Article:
Subject(s)
COVID-19 , Lung Injury , MicroRNAs , COVID-19/genetics , Computational Biology/methods , Humans , MicroRNAs/metabolism , SARS-CoV-2
4.
Blood Adv ; 6(11): 3367-3377, 2022 06 14.
Article in English | MEDLINE | ID: covidwho-1879216

ABSTRACT

Coagulation activation is a prominent feature of severe acute respiratory syndrome coronavirus 2 (COVID-19) infection. Activation of the contact system and intrinsic pathway has increasingly been implicated in the prothrombotic state observed in both sterile and infectious inflammatory conditions. We therefore sought to assess activation of the contact system and intrinsic pathway in individuals with COVID-19 infection. Baseline plasma levels of protease:serpin complexes indicative of activation of the contact and intrinsic pathways were measured in samples from inpatients with COVID-19 and healthy individuals. Cleaved kininogen, a surrogate for bradykinin release, was measured by enzyme-linked immunosorbent assay, and extrinsic pathway activation was assessed by microvesicle tissue factor-mediated factor Xa (FXa; MVTF) generation. Samples were collected within 24 hours of COVID-19 diagnosis. Thirty patients with COVID-19 and 30 age- and sex-matched controls were enrolled. Contact system and intrinsic pathway activation in COVID-19 was demonstrated by increased plasma levels of FXIIa:C1 esterase inhibitor (C1), kallikrein:C1, FXIa:C1, FXIa:α1-antitrypsin, and FIXa:antithrombin (AT). MVTF levels were also increased in patients with COVID-19. Because FIXa:AT levels were associated with both contact/intrinsic pathway complexes and MVTF, activation of FIX likely occurs through both contact/intrinsic and extrinsic pathways. Among the protease:serpin complexes measured, FIXa:AT complexes were uniquely associated with clinical indices of disease severity, specifically total length of hospitalization, length of intensive care unit stay, and extent of lung computed tomography changes. We conclude that the contact/intrinsic pathway may contribute to the pathogenesis of the prothrombotic state in COVID-19. Larger prospective studies are required to confirm whether FIXa:AT complexes are a clinically useful biomarker of adverse clinical outcomes.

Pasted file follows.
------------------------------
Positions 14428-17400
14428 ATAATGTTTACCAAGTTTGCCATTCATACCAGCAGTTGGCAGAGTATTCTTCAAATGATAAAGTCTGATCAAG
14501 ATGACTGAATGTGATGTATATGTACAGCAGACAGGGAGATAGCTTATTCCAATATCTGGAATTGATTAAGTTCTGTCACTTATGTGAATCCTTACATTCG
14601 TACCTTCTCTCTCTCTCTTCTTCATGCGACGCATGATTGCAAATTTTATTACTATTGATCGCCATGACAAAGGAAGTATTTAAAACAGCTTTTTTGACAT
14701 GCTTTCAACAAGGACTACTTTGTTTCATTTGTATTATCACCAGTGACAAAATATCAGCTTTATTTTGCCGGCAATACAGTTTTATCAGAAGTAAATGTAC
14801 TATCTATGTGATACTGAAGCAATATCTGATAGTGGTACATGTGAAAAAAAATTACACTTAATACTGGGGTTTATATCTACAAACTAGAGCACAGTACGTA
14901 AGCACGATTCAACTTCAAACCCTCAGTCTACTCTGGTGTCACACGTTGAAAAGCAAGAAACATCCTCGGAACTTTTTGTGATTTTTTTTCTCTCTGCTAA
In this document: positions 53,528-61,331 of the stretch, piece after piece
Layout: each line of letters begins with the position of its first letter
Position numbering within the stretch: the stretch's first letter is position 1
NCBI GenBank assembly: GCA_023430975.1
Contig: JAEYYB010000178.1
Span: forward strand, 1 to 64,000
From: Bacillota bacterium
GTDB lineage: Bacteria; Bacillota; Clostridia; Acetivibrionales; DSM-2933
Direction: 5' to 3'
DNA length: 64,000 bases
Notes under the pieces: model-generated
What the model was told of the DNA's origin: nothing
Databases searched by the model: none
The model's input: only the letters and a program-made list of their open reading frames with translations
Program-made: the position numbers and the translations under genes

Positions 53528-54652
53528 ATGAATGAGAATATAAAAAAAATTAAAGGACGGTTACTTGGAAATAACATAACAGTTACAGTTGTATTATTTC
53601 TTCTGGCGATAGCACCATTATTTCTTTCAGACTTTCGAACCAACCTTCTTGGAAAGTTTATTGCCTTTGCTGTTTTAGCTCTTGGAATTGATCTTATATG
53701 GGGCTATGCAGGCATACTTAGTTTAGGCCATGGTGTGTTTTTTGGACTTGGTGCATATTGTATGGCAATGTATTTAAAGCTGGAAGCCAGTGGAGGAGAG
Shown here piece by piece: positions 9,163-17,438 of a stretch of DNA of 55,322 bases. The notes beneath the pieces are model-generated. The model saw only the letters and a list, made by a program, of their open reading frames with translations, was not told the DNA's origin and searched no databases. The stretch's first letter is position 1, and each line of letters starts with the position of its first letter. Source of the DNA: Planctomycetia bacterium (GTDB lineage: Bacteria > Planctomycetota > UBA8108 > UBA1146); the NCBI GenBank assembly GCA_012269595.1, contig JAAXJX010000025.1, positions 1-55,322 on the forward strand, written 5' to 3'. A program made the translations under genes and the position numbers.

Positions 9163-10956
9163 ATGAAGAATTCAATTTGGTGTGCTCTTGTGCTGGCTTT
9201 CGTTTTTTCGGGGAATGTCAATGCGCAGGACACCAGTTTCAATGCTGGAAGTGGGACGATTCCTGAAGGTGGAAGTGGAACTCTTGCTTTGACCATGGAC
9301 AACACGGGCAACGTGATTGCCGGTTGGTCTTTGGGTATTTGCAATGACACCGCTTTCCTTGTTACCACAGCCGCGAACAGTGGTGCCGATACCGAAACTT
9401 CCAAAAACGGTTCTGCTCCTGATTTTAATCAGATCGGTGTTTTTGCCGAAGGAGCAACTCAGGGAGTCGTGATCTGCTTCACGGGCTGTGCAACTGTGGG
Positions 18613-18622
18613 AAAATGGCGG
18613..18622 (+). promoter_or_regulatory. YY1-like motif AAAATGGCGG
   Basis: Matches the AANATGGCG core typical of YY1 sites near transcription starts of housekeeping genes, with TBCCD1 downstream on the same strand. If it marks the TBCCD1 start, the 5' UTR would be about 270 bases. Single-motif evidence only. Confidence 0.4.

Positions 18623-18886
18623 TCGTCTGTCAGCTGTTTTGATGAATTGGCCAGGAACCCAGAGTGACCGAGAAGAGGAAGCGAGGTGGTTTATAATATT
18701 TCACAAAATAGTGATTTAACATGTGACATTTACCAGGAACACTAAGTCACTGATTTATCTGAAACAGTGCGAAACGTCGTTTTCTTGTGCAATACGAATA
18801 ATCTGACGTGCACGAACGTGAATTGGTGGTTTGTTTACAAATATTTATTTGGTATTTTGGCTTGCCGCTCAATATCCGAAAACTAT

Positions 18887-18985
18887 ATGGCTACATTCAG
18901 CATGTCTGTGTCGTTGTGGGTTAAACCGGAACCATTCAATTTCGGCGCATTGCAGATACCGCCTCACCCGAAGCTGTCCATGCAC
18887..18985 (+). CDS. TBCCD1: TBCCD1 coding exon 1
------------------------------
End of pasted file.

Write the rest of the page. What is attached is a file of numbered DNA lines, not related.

Subject(s)
COVID-19 , Antithrombin III , Antithrombins , Blood Coagulation , COVID-19 Testing , Factor Xa , Humans , Kallikreins/metabolism